Fatespinner wrote:
As a secondary question to the original: If a paladin possesses the "staggered" mercy and uses it on someone below 0 HP who possesses the Diehard feat, assuming they remain below 0 HP (unlikely) but are still able to act under the auspice of Diehard, would they no longer be staggered and can take a full range of actions even though they are still below 0? Or would the "unless the target is at exactly 0 HP" caveat kick in here and force them to remain constrained? I doubt it would ever come up, since lay on hands will almost certainly bring anyone who isn't totally dead back up into positive HP (particularly at level 6+ when the staggered mercy becomes available), but stranger things have happened.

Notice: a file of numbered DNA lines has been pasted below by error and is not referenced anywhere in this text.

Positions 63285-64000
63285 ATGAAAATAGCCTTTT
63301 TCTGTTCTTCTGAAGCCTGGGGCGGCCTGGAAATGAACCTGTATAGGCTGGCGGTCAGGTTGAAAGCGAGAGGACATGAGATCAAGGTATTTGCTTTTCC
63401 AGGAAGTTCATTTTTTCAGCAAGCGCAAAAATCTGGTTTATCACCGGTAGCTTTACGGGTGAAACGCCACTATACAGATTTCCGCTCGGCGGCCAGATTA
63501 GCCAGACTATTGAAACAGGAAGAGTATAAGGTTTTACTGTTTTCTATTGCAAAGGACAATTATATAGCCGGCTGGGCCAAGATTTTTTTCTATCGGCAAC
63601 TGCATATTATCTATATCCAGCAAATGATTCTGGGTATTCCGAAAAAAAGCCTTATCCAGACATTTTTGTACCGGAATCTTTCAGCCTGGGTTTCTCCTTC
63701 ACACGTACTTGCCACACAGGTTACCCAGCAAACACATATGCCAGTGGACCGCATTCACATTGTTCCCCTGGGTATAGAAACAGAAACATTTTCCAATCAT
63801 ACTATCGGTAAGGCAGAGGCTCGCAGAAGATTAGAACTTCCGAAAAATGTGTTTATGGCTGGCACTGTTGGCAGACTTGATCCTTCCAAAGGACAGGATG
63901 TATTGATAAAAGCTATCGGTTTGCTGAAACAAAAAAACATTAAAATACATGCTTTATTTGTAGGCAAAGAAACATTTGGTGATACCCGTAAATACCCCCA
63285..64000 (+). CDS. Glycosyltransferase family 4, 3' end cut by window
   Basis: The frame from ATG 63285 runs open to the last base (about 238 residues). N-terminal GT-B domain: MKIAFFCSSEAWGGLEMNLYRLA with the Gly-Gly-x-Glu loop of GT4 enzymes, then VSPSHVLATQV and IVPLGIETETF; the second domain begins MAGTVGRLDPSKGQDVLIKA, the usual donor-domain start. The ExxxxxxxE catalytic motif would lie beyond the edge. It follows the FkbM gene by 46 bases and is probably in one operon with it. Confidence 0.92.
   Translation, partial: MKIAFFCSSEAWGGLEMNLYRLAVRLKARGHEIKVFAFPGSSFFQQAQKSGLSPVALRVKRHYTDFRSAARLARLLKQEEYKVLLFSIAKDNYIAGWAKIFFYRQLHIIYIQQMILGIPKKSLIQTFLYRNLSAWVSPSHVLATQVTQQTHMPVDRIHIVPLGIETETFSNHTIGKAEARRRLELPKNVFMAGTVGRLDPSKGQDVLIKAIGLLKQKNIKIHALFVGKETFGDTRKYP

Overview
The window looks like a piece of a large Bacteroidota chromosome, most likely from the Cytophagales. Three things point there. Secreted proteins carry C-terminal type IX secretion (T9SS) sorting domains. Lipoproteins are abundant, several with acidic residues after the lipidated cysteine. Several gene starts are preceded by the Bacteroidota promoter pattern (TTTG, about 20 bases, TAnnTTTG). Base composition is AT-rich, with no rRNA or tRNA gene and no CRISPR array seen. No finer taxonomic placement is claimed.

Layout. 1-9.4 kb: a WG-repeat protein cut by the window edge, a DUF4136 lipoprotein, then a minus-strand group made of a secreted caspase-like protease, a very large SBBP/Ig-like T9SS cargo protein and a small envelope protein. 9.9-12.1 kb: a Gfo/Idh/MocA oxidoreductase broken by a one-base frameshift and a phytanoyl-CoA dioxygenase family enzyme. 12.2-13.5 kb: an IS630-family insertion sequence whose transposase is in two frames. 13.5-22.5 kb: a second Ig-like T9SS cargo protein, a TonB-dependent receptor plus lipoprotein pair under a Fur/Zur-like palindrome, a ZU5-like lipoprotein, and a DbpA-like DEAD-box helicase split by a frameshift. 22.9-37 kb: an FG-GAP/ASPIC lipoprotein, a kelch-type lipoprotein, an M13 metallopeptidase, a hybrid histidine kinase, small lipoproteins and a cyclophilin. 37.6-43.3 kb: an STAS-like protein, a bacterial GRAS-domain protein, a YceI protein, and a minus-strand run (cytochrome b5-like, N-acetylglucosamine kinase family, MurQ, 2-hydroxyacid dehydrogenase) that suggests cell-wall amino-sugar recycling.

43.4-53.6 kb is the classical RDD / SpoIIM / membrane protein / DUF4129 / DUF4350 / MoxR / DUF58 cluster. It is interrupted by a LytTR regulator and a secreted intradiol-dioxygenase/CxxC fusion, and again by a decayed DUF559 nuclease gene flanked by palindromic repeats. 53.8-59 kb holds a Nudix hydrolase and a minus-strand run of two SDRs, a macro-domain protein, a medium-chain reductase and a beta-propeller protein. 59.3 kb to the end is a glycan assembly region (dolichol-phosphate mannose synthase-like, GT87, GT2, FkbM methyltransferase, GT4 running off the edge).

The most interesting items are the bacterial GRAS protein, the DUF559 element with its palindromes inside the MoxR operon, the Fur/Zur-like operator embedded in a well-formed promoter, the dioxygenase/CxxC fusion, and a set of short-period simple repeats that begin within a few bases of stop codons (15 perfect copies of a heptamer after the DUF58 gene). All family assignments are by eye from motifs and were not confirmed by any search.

I'd say it removes the staggered condition, but that condition is then immediately re-applied as they are still under 0HP and using diehard.


Fatespinner wrote:
As a secondary question to the original: If a paladin possesses the "staggered" mercy and uses it on someone below 0 HP who possesses the Diehard feat, assuming they remain below 0 HP (unlikely) but are still able to act under the auspice of Diehard, would they no longer be staggered and can take a full range of actions even though they are still below 0? Or would the "unless the target is at exactly 0 HP" caveat kick in here and force them to remain constrained? I doubt it would ever come up, since lay on hands will almost certainly bring anyone who isn't totally dead back up into positive HP (particularly at level 6+ when the staggered mercy becomes available), but stranger things have happened.

They are still staggered because the staggered condition is from a still existing status(0 hp).


mdt wrote:
I disagree, you can use a standard action to take a swift action, if you have already used your swift action.

Actually, you can't. A character is only allowed a single swift action each round. There is no way to gain more than this.

Cheliax

Heaven's Agent wrote:
mdt wrote: